To remain undefeated in any season, in any sport, is an unprecedented feat.

For the Central Zone Rockets U18 AA team, that’s exactly what they did, as a victory Wednesday in their provincial championships capped an incredible 33-0 season.

“We had a great group of kids, we had a lot of adversity all year with injuries and games with very few players,” head coach Devon Sanvold told KelownaNow.

“Everyone on the team went along with what was asked of the coaching staff. With us being an older team and the majority of them being their last year playing midget hockey, they wanted to be on top. Obviously, winning the provincial championship was the candle on the cake, but having an undefeated season was pretty special, especially for the 17-year-old.

The team went through its first four games in the provincial championships, beating its opponents 24-3.

But the final was anything but a cakewalk.

They faced the North East AA Trackers of Fort St. John, a team Sanvold had history with.

“In 2019, I was lucky that a team made it to the provincials, and we ended up in the final and lost to (the Trackers), so it was a nice redemption. It’s a shame that he There has to be a winner and a loser in this type of game, but for me to be able to play against the team we lost to three years ago was good.”

The Trackers played a killer brand of hockey and frustrated the Rockets early in the game.

<who> Photo credit: Davis Stevens Photography </who> The final was a physical battle between the two teams.” class=”img-responsive” src=”” style= “margin: 5px;”/></p>
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<p>“They came out physically, really aggressive, with a lot of heavy forechecking and body contact in the first two periods,” Sanvold said.  “We had to ride out this storm knowing they were going to throw it at us and try to keep it close to them.”</p>
<p>Suddenly, the Rockets found themselves trailing 2-0 at the start of the second. </p>
<p>It took a goal from Ryan Donovan, assisted by Zach Warren, to relieve some of the pressure heading into the third. </p>
<p>“Like any team that comes out very physical with pressure on the body, they tend to wear down a bit as games go on,” Sanvold explained.  “So we knew if we stayed in after the first two periods with these guys they were going to get tired and we were going to get back in the game, which we did.”</p>
<p>In the third period, the Rockets began to dominate possession and eventually tied a Nash Bishop goal to send the game into overtime.  For Warren, there was no doubt at that time who was going to win. </p>
<p>“Once we lost 2-0 it was a bit scary for a second, but as soon as we got the first one everyone was super excited.  Then Nash scored the second, and we knew then that we weren’t going to lose this game.</p>
<p>Sanvold was confident of finding a player who would be the OT hero. </p>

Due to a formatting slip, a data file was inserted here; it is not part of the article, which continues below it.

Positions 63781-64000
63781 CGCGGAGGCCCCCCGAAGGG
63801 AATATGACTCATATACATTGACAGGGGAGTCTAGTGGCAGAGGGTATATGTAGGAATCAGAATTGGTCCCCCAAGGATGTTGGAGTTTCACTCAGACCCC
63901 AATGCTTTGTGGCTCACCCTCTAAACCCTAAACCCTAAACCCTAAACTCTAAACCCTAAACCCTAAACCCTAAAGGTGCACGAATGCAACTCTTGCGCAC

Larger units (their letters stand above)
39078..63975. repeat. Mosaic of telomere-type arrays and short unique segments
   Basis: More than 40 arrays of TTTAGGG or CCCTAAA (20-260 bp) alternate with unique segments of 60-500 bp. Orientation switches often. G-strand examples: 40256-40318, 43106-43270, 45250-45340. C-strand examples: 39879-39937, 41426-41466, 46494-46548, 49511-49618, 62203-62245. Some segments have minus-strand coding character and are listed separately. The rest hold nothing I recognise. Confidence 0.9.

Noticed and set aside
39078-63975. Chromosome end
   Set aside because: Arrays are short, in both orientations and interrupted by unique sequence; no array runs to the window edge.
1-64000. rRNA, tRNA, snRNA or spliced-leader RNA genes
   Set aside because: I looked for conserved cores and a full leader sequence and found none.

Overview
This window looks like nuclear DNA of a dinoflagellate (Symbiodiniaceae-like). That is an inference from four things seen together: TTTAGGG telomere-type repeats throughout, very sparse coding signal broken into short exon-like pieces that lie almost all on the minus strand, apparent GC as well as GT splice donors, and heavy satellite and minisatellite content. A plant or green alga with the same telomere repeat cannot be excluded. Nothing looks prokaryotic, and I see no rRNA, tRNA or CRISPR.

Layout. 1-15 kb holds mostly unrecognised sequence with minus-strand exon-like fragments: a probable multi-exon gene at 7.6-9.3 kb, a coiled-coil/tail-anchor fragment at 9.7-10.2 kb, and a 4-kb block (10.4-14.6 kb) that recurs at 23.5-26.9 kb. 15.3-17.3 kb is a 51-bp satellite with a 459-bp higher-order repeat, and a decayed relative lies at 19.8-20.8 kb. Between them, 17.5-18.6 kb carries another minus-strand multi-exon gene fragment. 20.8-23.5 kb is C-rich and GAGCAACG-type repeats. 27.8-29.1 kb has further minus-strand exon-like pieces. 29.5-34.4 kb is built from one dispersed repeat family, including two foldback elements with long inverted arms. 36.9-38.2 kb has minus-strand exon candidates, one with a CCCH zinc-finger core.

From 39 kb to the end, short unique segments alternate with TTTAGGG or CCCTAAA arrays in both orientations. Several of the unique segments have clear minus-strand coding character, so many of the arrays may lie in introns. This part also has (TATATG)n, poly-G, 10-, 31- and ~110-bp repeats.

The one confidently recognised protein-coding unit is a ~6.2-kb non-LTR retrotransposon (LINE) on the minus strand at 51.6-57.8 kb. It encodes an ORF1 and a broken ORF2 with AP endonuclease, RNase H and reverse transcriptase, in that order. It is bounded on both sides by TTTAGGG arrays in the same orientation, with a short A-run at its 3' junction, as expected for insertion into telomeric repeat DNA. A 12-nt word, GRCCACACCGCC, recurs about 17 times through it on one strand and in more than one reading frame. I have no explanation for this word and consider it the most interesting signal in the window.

<p>“Every player, regardless of level, wants to be the winning guy for the team,” Sanvold noted.</p>
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<p><img alt= Photo credit: David Stevens Photography Dain Levesque, the OT hero.” class=”img-responsive” src=”” style=”margin :5px;”/>

“We had a bunch of guys in the room who could step in and we were lucky that one of our leaders all year, Dain Levesque, who has just been a workhouse for us all season, he was the guy who was able to put the puck in the net and let the team win the provincials.

Lévesque’s goal came six minutes into overtime to cap off an incredible season and send players and fans into a frenzy.

“It was huge because Dain was a latecomer to the team from the very beginning,” Warren said. “He didn’t know if he wanted to play hockey, so he was just a huge addition to the team and he really helped us all year, he was awesome.”

<who> Photo credit: David Stevens Photography </who> The Rockets celebrate with their provincial banner.” class=”img-responsive” src=”” style=”margin: 5px;”/ ></p>
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<p>It was Sanvold’s 17th year as a minor hockey coach, and the end of the season presented the perfect opportunity to hang up the coaching pad.</p>
<p>“Looking back at how successful we’ve been this year, there’s a point in every manager’s coaching career when they think maybe it’s time to hang up and get the upper hand and I can’t not really thinking of a better year that I might have had… Unfortunately, there won’t be a next year for me as a coach, but I wish the best to whoever takes over.</p>
<p>“We had goals at the start of the year,” said Sanvold.  “All the boxes were ticked, hats off to the players, we had a great parent group and we had an amazing dressing room of great young men who knew what they wanted to achieve, and they all bought in.”</p>
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